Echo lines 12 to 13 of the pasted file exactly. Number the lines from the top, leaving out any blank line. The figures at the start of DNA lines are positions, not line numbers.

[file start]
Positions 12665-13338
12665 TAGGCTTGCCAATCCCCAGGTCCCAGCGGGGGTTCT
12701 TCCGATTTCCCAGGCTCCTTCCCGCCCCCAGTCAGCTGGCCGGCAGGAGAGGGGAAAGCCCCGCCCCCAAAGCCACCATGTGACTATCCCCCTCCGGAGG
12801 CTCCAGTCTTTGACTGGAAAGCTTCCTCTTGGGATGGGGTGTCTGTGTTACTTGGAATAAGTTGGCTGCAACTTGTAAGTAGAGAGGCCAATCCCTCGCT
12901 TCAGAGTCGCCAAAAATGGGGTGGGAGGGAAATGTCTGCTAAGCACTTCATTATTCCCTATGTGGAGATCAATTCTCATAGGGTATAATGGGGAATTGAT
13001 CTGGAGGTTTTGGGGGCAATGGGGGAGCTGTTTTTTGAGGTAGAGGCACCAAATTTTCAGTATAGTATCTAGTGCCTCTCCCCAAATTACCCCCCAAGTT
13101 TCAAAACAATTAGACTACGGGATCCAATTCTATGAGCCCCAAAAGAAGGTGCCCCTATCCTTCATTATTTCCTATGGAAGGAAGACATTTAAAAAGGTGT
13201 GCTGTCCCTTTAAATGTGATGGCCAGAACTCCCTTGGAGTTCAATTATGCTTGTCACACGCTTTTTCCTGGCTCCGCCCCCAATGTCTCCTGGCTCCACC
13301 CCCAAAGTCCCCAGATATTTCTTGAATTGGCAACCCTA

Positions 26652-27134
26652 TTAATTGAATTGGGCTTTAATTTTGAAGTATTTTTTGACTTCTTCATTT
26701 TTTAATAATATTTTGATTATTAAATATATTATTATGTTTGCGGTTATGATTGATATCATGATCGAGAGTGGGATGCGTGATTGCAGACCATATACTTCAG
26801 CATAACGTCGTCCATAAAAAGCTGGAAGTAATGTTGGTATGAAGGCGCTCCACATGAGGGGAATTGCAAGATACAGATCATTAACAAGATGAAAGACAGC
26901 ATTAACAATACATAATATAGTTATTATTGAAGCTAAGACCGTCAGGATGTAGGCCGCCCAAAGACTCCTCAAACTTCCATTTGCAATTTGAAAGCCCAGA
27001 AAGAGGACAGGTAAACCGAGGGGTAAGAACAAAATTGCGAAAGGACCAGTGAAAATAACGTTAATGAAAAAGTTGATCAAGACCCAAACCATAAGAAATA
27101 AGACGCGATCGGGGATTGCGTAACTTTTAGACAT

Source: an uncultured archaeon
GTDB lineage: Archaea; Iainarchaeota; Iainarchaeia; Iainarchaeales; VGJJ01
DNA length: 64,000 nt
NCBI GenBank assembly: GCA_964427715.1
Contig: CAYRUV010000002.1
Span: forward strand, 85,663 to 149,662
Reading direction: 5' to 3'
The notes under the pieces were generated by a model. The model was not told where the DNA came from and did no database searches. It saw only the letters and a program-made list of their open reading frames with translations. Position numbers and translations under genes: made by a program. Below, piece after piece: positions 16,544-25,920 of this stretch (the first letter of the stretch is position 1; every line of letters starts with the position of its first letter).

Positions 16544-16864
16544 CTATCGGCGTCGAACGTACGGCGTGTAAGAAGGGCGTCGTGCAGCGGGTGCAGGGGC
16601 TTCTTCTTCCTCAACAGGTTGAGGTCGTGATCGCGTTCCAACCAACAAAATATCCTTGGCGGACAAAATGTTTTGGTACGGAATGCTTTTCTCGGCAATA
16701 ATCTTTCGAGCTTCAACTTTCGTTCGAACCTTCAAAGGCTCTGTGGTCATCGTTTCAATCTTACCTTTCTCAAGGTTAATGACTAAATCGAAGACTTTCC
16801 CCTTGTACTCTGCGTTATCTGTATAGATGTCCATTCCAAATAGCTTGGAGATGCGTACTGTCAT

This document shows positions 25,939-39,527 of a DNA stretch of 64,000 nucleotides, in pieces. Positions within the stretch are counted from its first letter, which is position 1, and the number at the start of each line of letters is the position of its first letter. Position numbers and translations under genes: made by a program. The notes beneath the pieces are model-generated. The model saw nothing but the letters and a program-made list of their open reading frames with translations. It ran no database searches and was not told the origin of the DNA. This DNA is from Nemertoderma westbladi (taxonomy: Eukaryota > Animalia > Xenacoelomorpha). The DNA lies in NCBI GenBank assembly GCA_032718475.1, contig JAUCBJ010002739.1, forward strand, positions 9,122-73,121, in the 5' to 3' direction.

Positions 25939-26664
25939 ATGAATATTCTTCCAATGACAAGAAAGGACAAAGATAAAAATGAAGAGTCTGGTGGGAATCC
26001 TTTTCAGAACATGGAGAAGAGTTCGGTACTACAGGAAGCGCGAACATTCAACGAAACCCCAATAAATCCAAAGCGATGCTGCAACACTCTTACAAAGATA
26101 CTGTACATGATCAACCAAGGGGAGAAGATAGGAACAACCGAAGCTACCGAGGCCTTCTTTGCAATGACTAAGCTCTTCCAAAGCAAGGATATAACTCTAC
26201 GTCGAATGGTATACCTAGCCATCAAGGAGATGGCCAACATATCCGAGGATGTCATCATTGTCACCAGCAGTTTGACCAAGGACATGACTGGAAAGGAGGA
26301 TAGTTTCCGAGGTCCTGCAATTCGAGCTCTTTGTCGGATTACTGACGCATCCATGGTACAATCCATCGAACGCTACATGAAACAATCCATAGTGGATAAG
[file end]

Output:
26701 TTTAATAATATTTTGATTATTAAATATATTATTATGTTTGCGGTTATGATTGATATCATGATCGAGAGTGGGATGCGTGATTGCAGACCATATACTTCAG
26801 CATAACGTCGTCCATAAAAAGCTGGAAGTAATGTTGGTATGAAGGCGCTCCACATGAGGGGAATTGCAAGATACAGATCATTAACAAGATGAAAGACAGC